More details emerge of new Norwich Studio School
More details have been revealed about a new school planned for Norwich that aims to produce Norfolk's next generation of entrepreneurs.
The Norwich Studio School would aim to bridge the gap between business and education and would cater for pupils aged between 14 and 19.
It would be based at a tower block on the south site of the Hewett School, off Hall Road in Lakenham, which is currently underused and needs to be converted.
The next step for backers of the school is to submit a full application and apply for a grant of �400,000 from the Department for Education to convert the building.
This must be submitted by September 24, with the result announced in October. There are about 30 schools bidding for funding, but no others in East Anglia, and most are expected to be successful.
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The new school hopes to open in September 2012 with an initial 25 pupils, building up to a total of 300 pupils in the future.
The 14 to 16-year-olds at the new school would still study for GCSEs in maths, English, English literature and double science and an ICT qualification, but they would also study a new BTEC qualification in enterprise and entrepreneurship, while the older pupils will study A-levels and the BTEC. Pupils would be able to transfer into the studio school at ages 14 or 16.
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As part of the curriculum, students aged 16 and over would work for two days a week and those under 16 for four hours a week.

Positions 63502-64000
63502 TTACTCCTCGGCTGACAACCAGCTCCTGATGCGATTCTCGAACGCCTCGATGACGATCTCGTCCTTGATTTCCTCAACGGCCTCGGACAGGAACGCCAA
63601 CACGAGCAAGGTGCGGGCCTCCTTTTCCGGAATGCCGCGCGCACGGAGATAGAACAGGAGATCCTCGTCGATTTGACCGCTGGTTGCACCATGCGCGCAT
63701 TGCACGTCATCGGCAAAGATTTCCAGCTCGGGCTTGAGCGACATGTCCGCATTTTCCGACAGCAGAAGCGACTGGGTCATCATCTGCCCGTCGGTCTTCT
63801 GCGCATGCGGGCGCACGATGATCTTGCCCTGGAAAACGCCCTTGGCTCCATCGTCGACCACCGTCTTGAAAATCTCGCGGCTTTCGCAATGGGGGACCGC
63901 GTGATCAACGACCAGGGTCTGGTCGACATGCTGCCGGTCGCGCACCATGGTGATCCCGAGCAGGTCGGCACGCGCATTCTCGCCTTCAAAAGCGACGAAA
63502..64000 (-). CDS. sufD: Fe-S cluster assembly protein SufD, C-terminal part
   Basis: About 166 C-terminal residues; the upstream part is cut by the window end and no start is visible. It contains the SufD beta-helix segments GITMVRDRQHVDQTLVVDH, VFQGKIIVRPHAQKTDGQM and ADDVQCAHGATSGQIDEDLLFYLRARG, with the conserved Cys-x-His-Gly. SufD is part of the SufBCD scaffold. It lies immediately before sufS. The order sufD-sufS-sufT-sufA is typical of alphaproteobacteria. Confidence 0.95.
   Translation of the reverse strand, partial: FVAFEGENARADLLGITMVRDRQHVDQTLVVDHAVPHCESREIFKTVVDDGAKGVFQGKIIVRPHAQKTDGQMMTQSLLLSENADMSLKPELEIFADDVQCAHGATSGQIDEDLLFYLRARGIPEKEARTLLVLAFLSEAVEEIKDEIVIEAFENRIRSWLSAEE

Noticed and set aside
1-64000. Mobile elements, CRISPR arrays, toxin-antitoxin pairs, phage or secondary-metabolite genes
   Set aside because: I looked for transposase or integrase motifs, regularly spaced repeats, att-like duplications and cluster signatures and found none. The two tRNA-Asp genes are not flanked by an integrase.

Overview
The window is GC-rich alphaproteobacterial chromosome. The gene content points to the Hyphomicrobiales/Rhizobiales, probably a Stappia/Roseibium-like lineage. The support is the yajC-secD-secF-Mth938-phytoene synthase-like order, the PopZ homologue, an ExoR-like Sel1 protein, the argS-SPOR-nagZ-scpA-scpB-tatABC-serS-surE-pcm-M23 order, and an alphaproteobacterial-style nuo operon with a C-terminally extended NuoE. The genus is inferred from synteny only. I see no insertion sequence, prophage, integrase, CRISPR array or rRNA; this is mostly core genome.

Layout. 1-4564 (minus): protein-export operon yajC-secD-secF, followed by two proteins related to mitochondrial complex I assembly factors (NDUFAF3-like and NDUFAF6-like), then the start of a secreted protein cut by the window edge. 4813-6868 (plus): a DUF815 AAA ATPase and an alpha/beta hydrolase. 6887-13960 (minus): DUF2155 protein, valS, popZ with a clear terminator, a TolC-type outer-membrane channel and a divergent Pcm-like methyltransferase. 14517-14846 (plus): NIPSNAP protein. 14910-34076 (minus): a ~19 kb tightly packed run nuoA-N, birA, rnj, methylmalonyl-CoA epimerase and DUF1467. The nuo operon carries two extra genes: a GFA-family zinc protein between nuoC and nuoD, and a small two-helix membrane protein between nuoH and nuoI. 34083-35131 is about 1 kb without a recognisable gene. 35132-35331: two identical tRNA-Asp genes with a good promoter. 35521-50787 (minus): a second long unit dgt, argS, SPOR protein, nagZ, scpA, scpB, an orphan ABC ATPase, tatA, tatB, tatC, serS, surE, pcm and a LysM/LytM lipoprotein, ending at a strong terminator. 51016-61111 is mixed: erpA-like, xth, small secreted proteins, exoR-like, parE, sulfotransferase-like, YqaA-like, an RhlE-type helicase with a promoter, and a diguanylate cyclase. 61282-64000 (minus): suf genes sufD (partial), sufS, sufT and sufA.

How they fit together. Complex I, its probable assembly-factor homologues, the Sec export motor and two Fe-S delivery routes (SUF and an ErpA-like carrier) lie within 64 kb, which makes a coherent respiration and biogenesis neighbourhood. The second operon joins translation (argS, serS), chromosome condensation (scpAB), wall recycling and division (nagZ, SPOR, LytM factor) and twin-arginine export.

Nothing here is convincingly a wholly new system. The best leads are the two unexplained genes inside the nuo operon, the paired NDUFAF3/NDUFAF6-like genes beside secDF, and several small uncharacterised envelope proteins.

At a public meeting last night, Rob Anthony, Associate Headteacher at The Hewett School, outlined how the school would work.
He said the school had been working with pupils in the past few years on business projects, and this was the next step.
He said: 'The school would focus on enterprise and entrepreneurship, as we feel there is a need for those skills in the local economy. Students at the Hewett who have taken part in business projects have really engaged with it, and enjoyed it.'
At present, there are two studio schools in the UK, but several more are opening in September, he said.
Last night's meeting was poorly attended, but Mr Anthony said he still believed that demand was out there. 'Whenever I have talked to local businesses and children they are keen for us to do it. We think it's certainly worth exploring. Planned growth for south Norwich suggests that there will be additional places needed at high schools, and we aim to add to that provision and offer different choices to pupils. We believe it's a creative, innovative new project.'
Sue Inglesfield, from nearby Cecil Road, attended the meeting. Her daughter Sarah, 16, attends Hewett School and her other daughter Katie, 19, left last year. She said: 'A huge number of young people are unemployed and this would give young people the chance to find out what work is all about.
'The current curriculum is very academic, and this would help teach pupils how to use English in preparing a business plan, etc.'
There will be an open evening for people interested in the studio school at the Hewett later in the year, and details will also be available at the Hewett's annual exhibition at the Forum in Norwich in September.
What do you think of the idea? Write to Evening News Letters at Prospect House, Rouen Road, Norwich NR1 1RE.